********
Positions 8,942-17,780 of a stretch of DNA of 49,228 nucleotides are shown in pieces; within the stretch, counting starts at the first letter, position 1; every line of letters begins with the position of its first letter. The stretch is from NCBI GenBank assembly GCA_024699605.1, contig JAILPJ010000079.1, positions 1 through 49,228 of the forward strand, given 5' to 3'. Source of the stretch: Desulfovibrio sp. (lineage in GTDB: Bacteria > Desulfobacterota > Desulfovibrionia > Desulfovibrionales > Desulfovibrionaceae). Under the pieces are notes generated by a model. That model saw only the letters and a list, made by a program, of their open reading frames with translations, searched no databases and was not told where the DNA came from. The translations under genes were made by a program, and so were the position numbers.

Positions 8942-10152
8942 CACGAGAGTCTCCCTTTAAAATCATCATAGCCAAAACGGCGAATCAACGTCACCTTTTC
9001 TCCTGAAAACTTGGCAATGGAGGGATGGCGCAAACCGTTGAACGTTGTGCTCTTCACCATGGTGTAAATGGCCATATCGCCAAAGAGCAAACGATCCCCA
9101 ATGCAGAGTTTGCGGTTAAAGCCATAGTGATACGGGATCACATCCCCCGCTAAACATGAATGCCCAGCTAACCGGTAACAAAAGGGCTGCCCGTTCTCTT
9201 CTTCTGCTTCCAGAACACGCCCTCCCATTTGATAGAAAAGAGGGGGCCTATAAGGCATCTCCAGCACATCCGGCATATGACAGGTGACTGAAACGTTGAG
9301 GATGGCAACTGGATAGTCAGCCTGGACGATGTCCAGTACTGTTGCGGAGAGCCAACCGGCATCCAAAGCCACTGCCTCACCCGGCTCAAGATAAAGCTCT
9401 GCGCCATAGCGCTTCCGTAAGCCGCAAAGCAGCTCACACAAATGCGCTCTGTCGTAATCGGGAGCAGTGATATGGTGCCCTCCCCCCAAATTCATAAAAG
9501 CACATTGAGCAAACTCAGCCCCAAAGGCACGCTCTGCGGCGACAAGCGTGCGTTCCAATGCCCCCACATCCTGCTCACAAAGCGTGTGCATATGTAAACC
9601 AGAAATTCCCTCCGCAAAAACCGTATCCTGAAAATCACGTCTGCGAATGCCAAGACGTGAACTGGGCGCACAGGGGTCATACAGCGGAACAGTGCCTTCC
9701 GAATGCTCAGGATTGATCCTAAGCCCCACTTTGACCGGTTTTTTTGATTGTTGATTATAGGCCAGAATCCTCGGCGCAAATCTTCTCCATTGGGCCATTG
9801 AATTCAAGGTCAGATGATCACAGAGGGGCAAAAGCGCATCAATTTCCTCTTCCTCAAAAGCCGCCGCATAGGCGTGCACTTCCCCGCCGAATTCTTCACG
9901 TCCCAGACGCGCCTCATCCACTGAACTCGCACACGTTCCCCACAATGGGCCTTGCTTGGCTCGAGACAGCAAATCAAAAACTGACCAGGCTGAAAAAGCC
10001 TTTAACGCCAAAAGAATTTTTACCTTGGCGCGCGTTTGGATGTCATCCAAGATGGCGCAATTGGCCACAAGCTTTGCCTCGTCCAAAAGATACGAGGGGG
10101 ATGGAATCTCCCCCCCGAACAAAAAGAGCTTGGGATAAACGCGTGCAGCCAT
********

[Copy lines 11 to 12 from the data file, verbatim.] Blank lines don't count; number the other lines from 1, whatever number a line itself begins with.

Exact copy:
9701 GAATGCTCAGGATTGATCCTAAGCCCCACTTTGACCGGTTTTTTTGATTGTTGATTATAGGCCAGAATCCTCGGCGCAAATCTTCTCCATTGGGCCATTG
9801 AATTCAAGGTCAGATGATCACAGAGGGGCAAAAGCGCATCAATTTCCTCTTCCTCAAAAGCCGCCGCATAGGCGTGCACTTCCCCGCCGAATTCTTCACG